Vittore Carpaccio, The Meditation on the Passion, c. 1490
Syllabus Description Art H 400 A: 2015 Topic -- The Renaissance Imagination of Distance
Professor Stuart Lingo
Office: Room 361
School of Art + Art History + Design
Office Hours: Monday and Tuesday, 12:00 noon-1:00 PM
The Italian Renaissance is often credited with discovering "historical distance" -- the realization that the past was critical to yet alienated from the present, and that understanding the past necessitated a creative enterprise of re-discovery. The Renaissance was also the "Age of Discovery," in which Europeans came into ever greater contact with diverse peoples across the globe. In both these arenas, art was at the center of Italian and European efforts to document, engage, and comprehend otherness and "distance," whether the temporal distance of the distant past or the geographical distance of the Silk Road or the Americas. This course will involve us in understanding and assessing the role of the arts in these Renaissance experiences.
-Attain a greater understanding of Renaissance art, conceptions of the past and the foreign, and ultimately reconsider the question of the nature of the "Renaissance" and its distinctive contribution to the history of art and images.
-Engage in historically sensitive consideration of the relations between artistic style and meaning in Renaissance Europe.
-Achieve heightened understanding of the interrelation between visual culture and other areas of culture and society.
-Develop and refine skills of close observation, careful analysis, and precise articulation in the study and interpretation of visual forms.
-Enhance skills in critical reading, independent research, and the evaluation of scholarly arguments.
-Enhance skills in writing and the articulation of persuasive arguments based on evidence.
Assignments and Grading
This course is structured as a 400-level course, but in the manner of a seminar. It will be built around stimulating discussion of shared readings. Please reflect carefully on each week's reading and come to our meetings prepared to participate in discussion.
Assignments will be built around a research paper of roughly 10 pages of double-spaced text with additional pages for endnotes, bibliography, and illustrations. As you work toward your paper, you will be asked to 1) submit a one-page statement identifying the subject you have selected and articulating why you see it as promising for research; 2) produce an annotated bibliography of principal sources, identifying their importance and interest to your project; and 3) present a 15-minute lecture to the seminar group in which you lay out the principal arguments of your paper and solicit feedback.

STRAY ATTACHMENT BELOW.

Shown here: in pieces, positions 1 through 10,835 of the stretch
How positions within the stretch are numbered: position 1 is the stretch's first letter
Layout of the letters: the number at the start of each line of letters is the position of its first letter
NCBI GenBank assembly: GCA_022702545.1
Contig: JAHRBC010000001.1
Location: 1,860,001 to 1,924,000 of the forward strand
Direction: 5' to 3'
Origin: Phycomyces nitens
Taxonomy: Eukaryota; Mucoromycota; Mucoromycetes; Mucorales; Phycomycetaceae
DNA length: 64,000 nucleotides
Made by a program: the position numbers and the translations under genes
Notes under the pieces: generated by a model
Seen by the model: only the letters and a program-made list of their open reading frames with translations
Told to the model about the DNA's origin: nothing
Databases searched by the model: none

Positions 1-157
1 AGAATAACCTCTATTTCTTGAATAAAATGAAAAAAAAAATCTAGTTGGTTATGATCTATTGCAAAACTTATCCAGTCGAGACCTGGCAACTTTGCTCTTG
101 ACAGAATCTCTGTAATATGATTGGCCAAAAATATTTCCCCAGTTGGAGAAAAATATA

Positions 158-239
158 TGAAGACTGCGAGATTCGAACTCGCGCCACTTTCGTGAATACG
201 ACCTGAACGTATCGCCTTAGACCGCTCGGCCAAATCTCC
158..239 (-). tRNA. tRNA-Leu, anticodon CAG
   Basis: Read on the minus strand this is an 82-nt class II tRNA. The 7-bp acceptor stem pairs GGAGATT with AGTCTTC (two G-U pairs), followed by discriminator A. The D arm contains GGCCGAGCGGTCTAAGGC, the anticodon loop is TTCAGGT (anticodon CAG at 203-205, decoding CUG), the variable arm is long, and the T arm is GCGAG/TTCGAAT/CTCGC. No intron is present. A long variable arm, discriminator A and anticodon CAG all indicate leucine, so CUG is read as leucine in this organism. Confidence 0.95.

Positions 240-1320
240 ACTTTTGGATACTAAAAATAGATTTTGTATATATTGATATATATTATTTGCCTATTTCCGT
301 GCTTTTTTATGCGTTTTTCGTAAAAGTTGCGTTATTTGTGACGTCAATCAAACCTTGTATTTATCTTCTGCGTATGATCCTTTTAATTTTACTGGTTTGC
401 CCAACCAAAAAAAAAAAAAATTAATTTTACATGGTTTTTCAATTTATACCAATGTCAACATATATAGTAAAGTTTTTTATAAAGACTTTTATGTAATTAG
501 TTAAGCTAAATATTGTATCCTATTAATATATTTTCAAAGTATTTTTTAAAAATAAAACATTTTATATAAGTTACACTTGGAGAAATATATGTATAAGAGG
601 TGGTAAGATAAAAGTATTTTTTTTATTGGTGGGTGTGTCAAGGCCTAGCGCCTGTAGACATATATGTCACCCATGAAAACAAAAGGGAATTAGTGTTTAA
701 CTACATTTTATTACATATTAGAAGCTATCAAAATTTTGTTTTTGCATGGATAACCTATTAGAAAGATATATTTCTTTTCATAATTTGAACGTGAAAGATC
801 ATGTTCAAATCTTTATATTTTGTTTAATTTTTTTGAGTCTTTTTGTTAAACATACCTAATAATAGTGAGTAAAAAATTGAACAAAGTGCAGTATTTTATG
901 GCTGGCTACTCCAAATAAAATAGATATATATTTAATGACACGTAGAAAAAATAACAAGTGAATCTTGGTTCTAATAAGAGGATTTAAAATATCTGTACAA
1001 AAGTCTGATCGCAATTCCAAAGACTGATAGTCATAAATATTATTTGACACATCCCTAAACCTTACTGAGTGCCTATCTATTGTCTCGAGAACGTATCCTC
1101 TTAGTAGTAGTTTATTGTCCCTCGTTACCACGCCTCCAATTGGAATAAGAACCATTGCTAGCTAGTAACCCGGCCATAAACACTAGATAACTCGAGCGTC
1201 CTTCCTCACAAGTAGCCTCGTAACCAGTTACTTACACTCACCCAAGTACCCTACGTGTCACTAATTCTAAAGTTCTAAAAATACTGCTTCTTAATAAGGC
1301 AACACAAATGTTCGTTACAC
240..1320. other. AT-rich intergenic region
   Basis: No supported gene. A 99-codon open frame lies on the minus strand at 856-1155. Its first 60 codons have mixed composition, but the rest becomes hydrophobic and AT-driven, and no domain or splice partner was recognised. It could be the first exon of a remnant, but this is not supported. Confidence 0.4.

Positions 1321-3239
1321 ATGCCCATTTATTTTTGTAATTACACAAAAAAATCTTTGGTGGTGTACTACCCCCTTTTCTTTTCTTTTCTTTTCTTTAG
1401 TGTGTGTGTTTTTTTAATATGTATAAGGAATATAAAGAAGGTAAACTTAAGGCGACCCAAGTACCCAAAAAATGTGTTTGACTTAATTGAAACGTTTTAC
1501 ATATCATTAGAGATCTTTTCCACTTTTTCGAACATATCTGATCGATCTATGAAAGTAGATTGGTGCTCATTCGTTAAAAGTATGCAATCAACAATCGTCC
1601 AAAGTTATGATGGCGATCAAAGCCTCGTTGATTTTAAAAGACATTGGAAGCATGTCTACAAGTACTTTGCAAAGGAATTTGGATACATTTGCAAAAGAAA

The system of grading (on the 4 point scale) is:
Topic choice and statement: 10%
Annotated bibliography: 10%
Participation in discussion: 15%
Your participation is enthusiastically expected! If you have to miss a class, please let me know and make arrangements with me or a fellow student for a review; our class discussions are critical to understanding the material of the course.
Please observe due dates for all assignments, which will be posted at the beginning of the course. Late submissions will result in grade-point loss of 0.25 per day except in the case of severe extenuating circumstances, such as serious illness or family crisis.
Weekly Outline of Topics:
Week 1: Introduction: The Past is a Foreign Country
Week 2: Renaissance Anachronism -- New Ideas about the Work of Images in Time
Week 3: Myth, History, and the Poetics of Antiquity -- Ways into the Wisdom of the Past
Week 4: Alternative Antiquities and the Question of Archaism
Week 5: Magic Carpets -- the Renaissance Imagination of the Exotic
Week 6: Renaissance Orientations -- Italy Looking East in Search of the Origins of Culture
Week 7: Tattoo Michelangelo -- The Question of the Idealized Native American Nude
Week 8: The Untranslatable Image -- European and Meso-American Arts in (Non)-Dialogue
Week 9: Student Research Presentations
Week 10: Student Research Presentations
Resources: Books that are useful for fundamental research, or chapters of which are required readings, will be placed on reserve in the Art Library; articles from JSTOR and other UW Library sites for periodical access will be available via Canvas.